2018 Outstanding Graduate Student Research Awards

  • Laura SchubertLaura Schubert

    English: Composition and TESOL PhD, December 2017

    “Exploring the Connections Between Students’ Mindsets and Their
    Writing: An Intervention Study With a Course-Embedded Writing
    Tutor”

    Ben Rafoth, Advisor (summary by Rafoth)

    Laura Schubert is an assistant professor at James Madison University. She graduated from IUP in December 2017 with her PhD in English (Composition and TESOL; Ben Rafoth, advisor), and earned her MA degree in English from Millersville University and her BA degree in English from Eastern Mennonite University. Laura’s doctoral dissertation applies current theories in the social sciences to an in-depth study of writing tutoring for engineering students. Her findings add to the knowledge of the field by describing specific traits of growth-minded writers and the ways these traits impact their writing. Her research shows that mindsets have more fluidity than is described in the literature, and that understanding this fluidity can be applied to the training and supervision of writing center tutors. At her defense, her dissertation committee unanimously awarded her Pass with Distinction, noting that Laura followed exceptionally high standards for empirical research, made significant and lasting contributions to her field, and wrote her dissertation in a manner that was clear and thoughtful.

    Cameron FissCameron Fiss

    Biology MS, May 2018

    “Multiscale Habitat Selection of Fledgling Golden-winged Warblers
    in Managed Mixed-oak Forest Communities of Northern
    Pennsylvania”

    Jeffrey Larkin, Advisor (summary by Larkin)

    Cameron Fiss completed his undergraduate studies at Indiana University of Pennsylvania in 2014. He received a Bachelor of Science degree in biology after focusing on ecology, evolution, and environmental sciences and minoring in environmental geography. During his undergraduate years he worked as an avian research technician for Jeff Larkin and his graduate students. Cameron’s attention to detail, dependability, and passion for ecological research earned him an externally funded graduate assistantship in the IUP Biology Department. Cameron began working for his Master of Science degree at IUP in 2015. Working with Larkin, Cameron helped develop and carry out a research project aimed at better understanding the breeding ecology of an imperiled songbird—the Golden-winged Warbler. Specifically, this project assessed the habitat requirements and movement patterns of fledgling Golden-winged Warblers in managed forests of Pennsylvania, where the species is rapidly declining. One of the major goals of this project was to provide land managers with information that would allow them to incorporate the full-breeding season habitat requirements of this imperiled songbird into their forest management plans. After tracking over 120 fledglings for four summers (2014–17), Cameron defended his thesis in November 2017. To date, Cameron has published four papers in peer-reviewed scientific journals and has four more currently under review. Additionally, Cameron has presented his research at five international, national, or regional science conferences. Cameron’s career goals are primarily research driven and include completing a PhD in the near future. Upon completion of this degree, Cameron hopes to continue using his background in conservation and ecological research to help solve some of the various complex issues facing plants and wildlife.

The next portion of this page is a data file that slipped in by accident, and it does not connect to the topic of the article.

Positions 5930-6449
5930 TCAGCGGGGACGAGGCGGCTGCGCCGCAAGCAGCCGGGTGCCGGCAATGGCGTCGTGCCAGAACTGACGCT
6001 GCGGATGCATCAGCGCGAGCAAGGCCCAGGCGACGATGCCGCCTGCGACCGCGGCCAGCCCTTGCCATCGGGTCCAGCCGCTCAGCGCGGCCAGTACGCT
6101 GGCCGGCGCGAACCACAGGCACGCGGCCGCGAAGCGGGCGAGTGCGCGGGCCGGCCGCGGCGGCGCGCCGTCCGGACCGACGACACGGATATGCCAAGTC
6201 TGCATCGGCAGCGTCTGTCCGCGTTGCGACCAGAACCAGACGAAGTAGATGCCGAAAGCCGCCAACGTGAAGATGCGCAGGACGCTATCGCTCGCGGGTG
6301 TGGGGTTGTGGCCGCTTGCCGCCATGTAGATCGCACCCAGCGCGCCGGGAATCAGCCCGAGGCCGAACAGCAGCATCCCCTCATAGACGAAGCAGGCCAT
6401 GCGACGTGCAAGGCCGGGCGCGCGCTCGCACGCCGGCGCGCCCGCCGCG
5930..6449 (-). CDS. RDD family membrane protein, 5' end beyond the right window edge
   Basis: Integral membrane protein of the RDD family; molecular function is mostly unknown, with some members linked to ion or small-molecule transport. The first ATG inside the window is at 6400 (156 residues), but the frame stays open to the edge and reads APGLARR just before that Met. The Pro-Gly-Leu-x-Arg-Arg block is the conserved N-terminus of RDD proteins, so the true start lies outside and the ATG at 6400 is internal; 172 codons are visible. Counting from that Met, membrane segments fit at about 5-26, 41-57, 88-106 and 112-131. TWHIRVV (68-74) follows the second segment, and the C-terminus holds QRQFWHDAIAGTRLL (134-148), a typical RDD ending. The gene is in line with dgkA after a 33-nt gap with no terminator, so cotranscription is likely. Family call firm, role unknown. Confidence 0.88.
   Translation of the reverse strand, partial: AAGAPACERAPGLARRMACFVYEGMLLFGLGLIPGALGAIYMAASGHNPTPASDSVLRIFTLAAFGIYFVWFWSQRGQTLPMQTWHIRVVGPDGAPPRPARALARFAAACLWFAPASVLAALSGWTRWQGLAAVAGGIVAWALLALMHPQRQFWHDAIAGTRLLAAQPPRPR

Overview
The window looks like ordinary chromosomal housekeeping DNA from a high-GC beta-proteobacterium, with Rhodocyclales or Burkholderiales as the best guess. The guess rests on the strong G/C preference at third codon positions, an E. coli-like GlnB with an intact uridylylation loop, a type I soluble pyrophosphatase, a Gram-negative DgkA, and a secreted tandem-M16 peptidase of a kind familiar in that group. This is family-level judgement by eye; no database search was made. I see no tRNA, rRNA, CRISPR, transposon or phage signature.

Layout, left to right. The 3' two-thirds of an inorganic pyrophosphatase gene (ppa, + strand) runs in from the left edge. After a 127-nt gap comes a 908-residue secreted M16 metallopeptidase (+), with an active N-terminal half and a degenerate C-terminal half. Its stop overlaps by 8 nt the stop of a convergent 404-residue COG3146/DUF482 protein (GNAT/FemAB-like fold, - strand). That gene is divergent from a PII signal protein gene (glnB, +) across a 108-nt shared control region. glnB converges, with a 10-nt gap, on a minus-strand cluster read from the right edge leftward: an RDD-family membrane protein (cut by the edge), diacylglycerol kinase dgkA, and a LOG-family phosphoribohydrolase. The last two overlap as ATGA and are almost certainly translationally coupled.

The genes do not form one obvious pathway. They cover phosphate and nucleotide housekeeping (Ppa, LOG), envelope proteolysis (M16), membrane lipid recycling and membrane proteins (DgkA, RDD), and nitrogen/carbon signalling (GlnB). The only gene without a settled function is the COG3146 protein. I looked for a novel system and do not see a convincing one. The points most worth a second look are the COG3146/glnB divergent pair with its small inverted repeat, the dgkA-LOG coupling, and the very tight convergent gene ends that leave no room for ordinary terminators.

Matthew HassettMatthew Hassett

    Criminology PhD, May 2018

    “Attitudes Regarding the Concealed Carry of Firearms on
    University Campuses”

    Bitna Kim, Advisor (summary by Kim)

    Matthew Hassett is a doctoral student in the Criminology and Criminal Justice program and will graduate in May 2018. His dissertation focuses on the timely and critical topic of the Concealed Carry of Firearms on College Campus (“Campus Carry”). By employing an extensive survey instrument that examines both attitudes of campus carry and the predictors of those attitudes, his study yielded the most comprehensive explanation of student, faculty, administrator, and staff attitudes to date. While past studies mainly focused on the impact of demographic variables on campus carry attitudes, Hassett’s study examined a full list of predictors, including environmental factors that can actually be adjusted in the future. His conclusion and policy implications were built on his comprehensive data collected at IUP in 2017: 831 undergraduate students, 120 graduate students, 220 faculty members, and 209 administrators/staff. Additionally, attitudes were uncovered within a national sample of 1,554 experts in the field of criminology and criminal justice. I believe that his extraordinary dissertation is well-deserving of an award. I have no doubt that he will successfully represent our discipline in his academic life. He has accepted an assistant professorship at the University of North Carolina at Pembroke beginning fall 2018.